Persons (including individuals, corporations, public or private organizations, citizen groups, municipalities, other governmental entities, etc.) who want to present detailed, technical information and expert witnesses regarding the proposed project and to cross-examine the witnesses of the other parties should file a petition to intervene.  Persons granted intervenor status become parties to the proceeding and have certain rights and responsibilities.  Intervenors are required to attend conferences and comply with procedures and schedules established by the Board for submission of documents and the conduct of the hearing.  Intervenors are often required to file their testimony and evidence in advance of the hearing and must have their witnesses (persons who can attest to the technical information they offer) available at the hearing to respond to questions from the Board, and to be cross-examined by the applicant and other intervenors. 

Do I have to petition to intervene in order to testify and present evidence at a public hearing?

No.  Members of the public who want to address the Board at the hearing or to submit written statements or evidence about the proposed project do not need to file a petition to intervene. The Board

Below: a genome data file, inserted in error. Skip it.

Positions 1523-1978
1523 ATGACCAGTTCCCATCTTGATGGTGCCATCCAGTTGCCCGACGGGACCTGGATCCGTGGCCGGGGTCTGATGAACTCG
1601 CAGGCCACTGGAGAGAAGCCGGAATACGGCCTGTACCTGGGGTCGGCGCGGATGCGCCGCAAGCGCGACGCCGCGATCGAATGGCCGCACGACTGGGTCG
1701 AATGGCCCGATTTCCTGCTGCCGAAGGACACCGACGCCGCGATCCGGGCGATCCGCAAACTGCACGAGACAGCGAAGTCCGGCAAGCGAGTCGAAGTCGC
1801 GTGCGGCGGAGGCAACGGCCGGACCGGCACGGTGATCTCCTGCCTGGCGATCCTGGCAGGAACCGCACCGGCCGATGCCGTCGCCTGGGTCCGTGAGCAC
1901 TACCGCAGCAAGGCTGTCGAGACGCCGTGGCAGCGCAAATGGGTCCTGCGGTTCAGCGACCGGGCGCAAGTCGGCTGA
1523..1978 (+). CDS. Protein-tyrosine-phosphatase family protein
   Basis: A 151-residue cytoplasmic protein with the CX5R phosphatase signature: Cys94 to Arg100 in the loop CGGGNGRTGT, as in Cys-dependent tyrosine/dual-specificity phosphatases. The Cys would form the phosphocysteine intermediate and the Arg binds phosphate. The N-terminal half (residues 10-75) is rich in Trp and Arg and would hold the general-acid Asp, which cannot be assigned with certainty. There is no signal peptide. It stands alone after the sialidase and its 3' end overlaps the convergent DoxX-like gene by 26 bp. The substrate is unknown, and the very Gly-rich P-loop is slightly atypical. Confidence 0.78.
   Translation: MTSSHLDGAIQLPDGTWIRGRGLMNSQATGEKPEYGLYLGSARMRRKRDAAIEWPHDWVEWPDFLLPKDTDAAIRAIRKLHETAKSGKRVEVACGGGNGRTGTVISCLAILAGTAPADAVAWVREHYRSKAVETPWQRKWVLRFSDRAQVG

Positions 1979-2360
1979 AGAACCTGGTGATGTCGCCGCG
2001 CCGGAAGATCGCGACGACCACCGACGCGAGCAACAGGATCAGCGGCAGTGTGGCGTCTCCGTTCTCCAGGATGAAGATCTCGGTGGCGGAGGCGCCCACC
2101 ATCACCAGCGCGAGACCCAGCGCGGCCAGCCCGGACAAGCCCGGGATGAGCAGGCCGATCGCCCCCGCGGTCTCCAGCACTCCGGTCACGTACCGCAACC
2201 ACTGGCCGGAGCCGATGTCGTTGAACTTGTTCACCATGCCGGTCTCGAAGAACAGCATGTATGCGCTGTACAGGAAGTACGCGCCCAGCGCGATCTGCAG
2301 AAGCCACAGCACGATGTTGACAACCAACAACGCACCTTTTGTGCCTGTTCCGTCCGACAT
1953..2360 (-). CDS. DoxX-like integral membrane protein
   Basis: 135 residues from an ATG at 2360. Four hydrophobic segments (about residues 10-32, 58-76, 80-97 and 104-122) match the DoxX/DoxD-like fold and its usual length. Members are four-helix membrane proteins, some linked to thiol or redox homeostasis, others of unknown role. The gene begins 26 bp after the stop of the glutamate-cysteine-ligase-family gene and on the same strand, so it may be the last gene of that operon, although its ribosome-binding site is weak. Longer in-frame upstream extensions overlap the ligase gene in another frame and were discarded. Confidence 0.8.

values testimony from the people who live, work or use the natural resources in the vicinity of a proposed project and encourages them to attend the hearing and share their views.  Persons who cannot attend the hearing may submit written comments on the application directly to the DEP.

Additionally, a representative of an interested federal, state, municipal or other governmental agency that does not petition to intervene will be afforded a reasonable opportunity to participate in the hearing, introduce evidence, and question the witnesses of the parties provided the agency representative presents the position of the agency and not his or her personal views and opinions.  While not required to seek intervenor status, a governmental agency that would like to participate in the hearing should notify the Board of its interest early in the hearing preparation process so that the Board may allocate time for the agency at the hearing and ensure that the agency receives copies of testimony and other materials the agency may need to prepare for the hearing.